How has this experience impacted your future?
Sarah: Studying abroad, although so much fun, is a challenging experience. The person that I am was challenged. I was in a foreign place with a new set of problems, and I felt that my true personality came to light. I became more of myself and got to know myself a lot better through this experience.
Studying abroad impacted my entire life in that now I feel I have a better perspective of the world I live in. I know that at the end of the day, my future is in my own hands. I think I learned this through studying abroad because, although the program was a huge tool and aid to me, I had to find my own way in a new place.
What is one piece of advice you'd give future IES students?
Sarah: My advice would be to say yes to every new experience. Do things you wouldn’t normally do, and do it with an open mind, reminding yourself every day that your time in your country is short. Talk to locals even if you feel shy, eat that food you think looks gross, and explore new places. Your experience is what you make it. At the same time, don’t stress yourself out too much trying to experience every little thing. If there’s a night you feel like you can’t go out, don’t be too hard on yourself.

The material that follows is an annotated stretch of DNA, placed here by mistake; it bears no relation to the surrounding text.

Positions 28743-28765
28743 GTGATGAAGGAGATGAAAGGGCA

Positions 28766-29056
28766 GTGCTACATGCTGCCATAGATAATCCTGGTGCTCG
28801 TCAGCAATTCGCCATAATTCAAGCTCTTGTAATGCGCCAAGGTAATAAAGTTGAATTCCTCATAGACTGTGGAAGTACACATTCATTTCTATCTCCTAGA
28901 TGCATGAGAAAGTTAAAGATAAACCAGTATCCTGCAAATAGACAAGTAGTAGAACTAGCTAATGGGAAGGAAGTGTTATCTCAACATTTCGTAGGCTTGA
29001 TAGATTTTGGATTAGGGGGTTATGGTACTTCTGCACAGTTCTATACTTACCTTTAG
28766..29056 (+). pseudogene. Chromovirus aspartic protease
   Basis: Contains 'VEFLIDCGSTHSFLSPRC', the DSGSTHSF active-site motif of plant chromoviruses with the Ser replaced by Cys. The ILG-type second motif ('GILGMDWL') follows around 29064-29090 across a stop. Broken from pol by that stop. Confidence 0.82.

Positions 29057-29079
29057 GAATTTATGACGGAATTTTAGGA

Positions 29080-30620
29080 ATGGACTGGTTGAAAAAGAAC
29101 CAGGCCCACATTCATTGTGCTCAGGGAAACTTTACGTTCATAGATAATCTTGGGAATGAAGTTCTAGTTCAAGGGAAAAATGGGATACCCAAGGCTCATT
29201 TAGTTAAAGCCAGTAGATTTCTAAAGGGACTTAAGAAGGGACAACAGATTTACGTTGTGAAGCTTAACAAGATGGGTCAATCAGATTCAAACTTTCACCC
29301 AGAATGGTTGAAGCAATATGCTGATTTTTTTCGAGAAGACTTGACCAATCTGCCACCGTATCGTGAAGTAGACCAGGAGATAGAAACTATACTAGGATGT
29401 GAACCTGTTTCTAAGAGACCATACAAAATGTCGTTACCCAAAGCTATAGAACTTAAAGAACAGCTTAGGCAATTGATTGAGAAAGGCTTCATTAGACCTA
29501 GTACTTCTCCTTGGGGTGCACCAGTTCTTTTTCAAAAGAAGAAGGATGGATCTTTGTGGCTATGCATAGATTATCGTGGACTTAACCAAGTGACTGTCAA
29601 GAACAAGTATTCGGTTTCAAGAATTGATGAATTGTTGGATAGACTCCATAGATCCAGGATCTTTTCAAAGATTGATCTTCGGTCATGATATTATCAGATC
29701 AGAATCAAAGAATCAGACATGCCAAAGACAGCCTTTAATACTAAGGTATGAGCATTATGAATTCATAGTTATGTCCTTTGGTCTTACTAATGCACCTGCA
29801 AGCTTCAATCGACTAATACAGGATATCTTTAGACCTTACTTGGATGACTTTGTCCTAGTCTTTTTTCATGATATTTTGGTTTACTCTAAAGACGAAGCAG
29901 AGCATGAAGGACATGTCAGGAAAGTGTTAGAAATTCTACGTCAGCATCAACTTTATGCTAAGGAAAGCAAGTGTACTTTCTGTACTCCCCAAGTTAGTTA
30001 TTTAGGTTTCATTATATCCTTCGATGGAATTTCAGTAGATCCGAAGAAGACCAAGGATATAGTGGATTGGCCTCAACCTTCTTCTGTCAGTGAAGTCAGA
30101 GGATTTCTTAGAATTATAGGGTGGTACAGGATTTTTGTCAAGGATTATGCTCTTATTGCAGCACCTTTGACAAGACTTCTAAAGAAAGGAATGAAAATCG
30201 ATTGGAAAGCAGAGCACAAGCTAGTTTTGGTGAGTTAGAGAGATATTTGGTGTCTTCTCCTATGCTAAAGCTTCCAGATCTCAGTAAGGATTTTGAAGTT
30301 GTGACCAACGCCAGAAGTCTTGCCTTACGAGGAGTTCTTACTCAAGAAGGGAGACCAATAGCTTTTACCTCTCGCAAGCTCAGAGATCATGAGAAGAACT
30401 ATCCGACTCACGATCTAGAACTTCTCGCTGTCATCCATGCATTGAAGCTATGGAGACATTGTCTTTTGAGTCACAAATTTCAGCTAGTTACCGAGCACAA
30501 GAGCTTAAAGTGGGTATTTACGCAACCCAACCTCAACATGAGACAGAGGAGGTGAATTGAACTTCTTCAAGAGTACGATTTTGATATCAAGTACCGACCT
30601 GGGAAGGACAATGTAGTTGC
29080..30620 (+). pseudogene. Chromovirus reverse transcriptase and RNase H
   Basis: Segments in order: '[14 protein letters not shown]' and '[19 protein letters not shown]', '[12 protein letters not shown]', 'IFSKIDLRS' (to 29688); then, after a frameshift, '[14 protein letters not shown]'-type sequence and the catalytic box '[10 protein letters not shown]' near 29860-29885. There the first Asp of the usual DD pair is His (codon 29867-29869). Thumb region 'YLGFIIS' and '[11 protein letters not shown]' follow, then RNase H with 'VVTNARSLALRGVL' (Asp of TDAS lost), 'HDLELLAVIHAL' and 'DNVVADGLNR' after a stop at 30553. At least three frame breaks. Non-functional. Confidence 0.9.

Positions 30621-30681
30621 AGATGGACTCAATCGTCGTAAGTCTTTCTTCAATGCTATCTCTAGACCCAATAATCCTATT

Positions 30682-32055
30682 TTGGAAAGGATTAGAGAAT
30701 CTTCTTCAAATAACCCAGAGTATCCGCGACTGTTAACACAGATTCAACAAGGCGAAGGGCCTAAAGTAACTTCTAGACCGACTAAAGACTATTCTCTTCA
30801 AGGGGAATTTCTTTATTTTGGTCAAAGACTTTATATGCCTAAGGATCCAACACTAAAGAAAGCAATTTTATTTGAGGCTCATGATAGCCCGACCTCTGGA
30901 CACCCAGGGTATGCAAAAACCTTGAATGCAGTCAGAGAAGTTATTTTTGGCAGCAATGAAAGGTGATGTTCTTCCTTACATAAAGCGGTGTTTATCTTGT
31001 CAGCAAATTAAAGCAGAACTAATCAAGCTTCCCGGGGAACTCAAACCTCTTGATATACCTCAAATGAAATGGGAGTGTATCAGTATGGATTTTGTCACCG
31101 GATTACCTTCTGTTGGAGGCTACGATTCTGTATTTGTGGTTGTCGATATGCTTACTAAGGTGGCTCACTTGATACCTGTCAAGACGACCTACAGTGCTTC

Describe your favorite must-have food that you tried abroad.
Sarah: My favorite food from Argentina is the asado in general, which is like an American barbeque except better. Specifically, my favorites chorizo, which is like a sausage. You can find choripan (chorizo on bread) basically on any street in Buenos Aires, and it’s always amazing.
Describe your most meaningful souvenir and why you love it?
Sarah: I bought a post card in every new place that I traveled to. I made a collage that I framed and now have on my wall. I look at it every day and remember all the amazing adventures I had.
Recall a time when your education and experience didn't prepare you for a situation abroad.
Sarah: Nothing can prepare you for culture shock. No matter how much you travel, in my opinion, you will experience at least a little bit of culture shock. You’ll get frustrated with the differences between your home country and your host country, your inability to perfectly communicate, and sometimes you’ll just miss home.
Nothing prepared me for this. I felt uncomfortable almost every day, whether it be taking the wrong bus or having to talk to someone in imperfect Spanish and not getting my point across. But I loved it because I knew that being uncomfortable meant I was pushing myself out of my comfort zone thus helping me to grow as a person.